Teaching Theory of Knowledge

Introduction to Epistemology:
A Topical Approach

CONTRIBUTORS: William Morris, Kevin Possin.

      This course is an upper-division undergraduate introduction to epistemology which concentrates on the analysis of knowledge and the theory of justification. It presupposes a general introduction to philosophy at the freshman and sophomore level. It begins with the traditional justified true belief account of knowledge, and charts some of the problems which have been raised for that analysis, beginning with Gettier's classic paper of 1963. The course follows the structure of subsequent attempts to provide a theory of justification.


Roth, M. and Galis, L. (eds.). Knowing: Essays in the Analysis of Knowledge. University Press of America. Hereafter cited as 'R&G'.

Pappas, G. and Swain, M. (eds.). Essays on Knowledge and Justification. Cornell University Press. Hereafter cited as 'P&S'.

Topics and Readings

Section 1. Preliminaries. Introductory Concepts
Definition and analysis: necessary and sufficient conditions. Counter-examples. Philosophically informative analyses versus dictionary definitions.

Section 2. The Traditional Analysis of Knowledge
Ayer, A. J. The Problems of Knowledge, chapter 1.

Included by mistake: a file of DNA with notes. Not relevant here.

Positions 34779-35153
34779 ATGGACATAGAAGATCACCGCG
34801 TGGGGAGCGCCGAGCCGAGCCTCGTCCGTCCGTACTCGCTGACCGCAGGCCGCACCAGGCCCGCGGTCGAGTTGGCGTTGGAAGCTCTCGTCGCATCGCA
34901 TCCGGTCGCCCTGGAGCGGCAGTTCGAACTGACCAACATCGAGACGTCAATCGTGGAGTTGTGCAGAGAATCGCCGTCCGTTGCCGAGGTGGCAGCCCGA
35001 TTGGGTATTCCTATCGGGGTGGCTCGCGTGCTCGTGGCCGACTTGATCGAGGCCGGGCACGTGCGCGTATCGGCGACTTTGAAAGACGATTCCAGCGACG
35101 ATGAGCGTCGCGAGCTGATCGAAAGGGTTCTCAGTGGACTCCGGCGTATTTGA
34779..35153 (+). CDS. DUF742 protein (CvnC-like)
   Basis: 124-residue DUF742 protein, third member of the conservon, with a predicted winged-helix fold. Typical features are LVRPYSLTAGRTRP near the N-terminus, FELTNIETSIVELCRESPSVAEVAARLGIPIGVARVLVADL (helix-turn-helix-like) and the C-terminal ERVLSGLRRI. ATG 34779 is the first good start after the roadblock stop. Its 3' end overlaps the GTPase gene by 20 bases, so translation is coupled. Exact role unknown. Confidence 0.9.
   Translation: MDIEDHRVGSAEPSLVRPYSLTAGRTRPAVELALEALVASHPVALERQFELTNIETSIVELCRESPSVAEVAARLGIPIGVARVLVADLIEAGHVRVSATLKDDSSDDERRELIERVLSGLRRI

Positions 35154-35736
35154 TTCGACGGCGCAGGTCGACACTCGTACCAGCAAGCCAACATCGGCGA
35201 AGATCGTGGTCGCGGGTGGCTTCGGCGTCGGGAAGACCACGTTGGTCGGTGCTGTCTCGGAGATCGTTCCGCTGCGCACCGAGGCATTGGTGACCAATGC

Chisholm, R. Theory of Knowledge.
Cornman, J. and Lehrer. K. Philosophical Problems and Arguments, chapter 2.
Russell, B. The Problems of Philosophy.

Section 3. The Belief Condition
Lehrer, K. "Belief and Knowledge." Phlosophical Review (1968).
Radford, C. "Knowledge By Examples." (R&G).

Section 4. The Justification Condition
Gettier, E. "Is Justified True Belief Knowledge?" (R&G).
Lehrer, K. "Knowledge, Truth and Evidence." (R&G).
Sosa, E. "The Analysis of Knowledge that p." Analysis (1964).
Unger, P. "An Analysis of Factual Knowledge." (R&G).

Section 5. Knowledge and Coincidence
Cargile, J. "On Near Knowledge." Analysis (1969).
Malcolm, N. "Knowledge and Belief." (R&G).

Section 6. The Conclusive Reasons Approach
Dretske, F. "Conclusive Reasons." (P&S).
Pappas, G. and Swain, M. "Some Conclusive Reasons Against 'Conclusive Reasons'." (P&S).

Section 7. The Causal Theory
Goldman, A. I. "A Causal Theory of Knowing." (R&G), (P&S).
Skyrms, B. "The Explication of 'x knows that p'." (R&G).
Swain. M. "Knowledge, Causality and Justification." (P&S).

Section 8. Defeasibility: A Fourth Condition for Knowledge
Annis, D. "Knowledge and Defeasibility." (P&S).
Lehrer, K. and Paxson, T. "Knowledge: Undefeated Justified True Belief." (P&S).
Lycan, W. and McCall, M. "The Catastrophe of DefeaL" Philosophical Studies (1975).
Swain, M. "Epistemic Defeasibility." (P&S).

Section 9. Evidence Which One Does Not Possess
Harman, G. "Selections from Thought." (P&S).
Lycan, W. "Evidence Which One Does Not Possess." Australasian Journal of Philosophy (1976).

Section 10. Relevant Alternatives
Goldman, A. I. "Discrimination and Perceptual Knowledge." (P&S).

Section 11. Coherence
BonJour, L. "The Coherence Theory of Empirical Knowledge." Philosophical Studies (1976).
Lehrer, K. "Systematic Justification: Selections from Knowledge." (P&S).

Section 12. Reliabilism
Goldman, A. I. "What Is Justified Belief?" In G. Pappas (ed.), Knowledge and Justification.
Kornblith, H. "Beyond Foundationalism and the Coherence Theory." Journal of Philosophy (1980).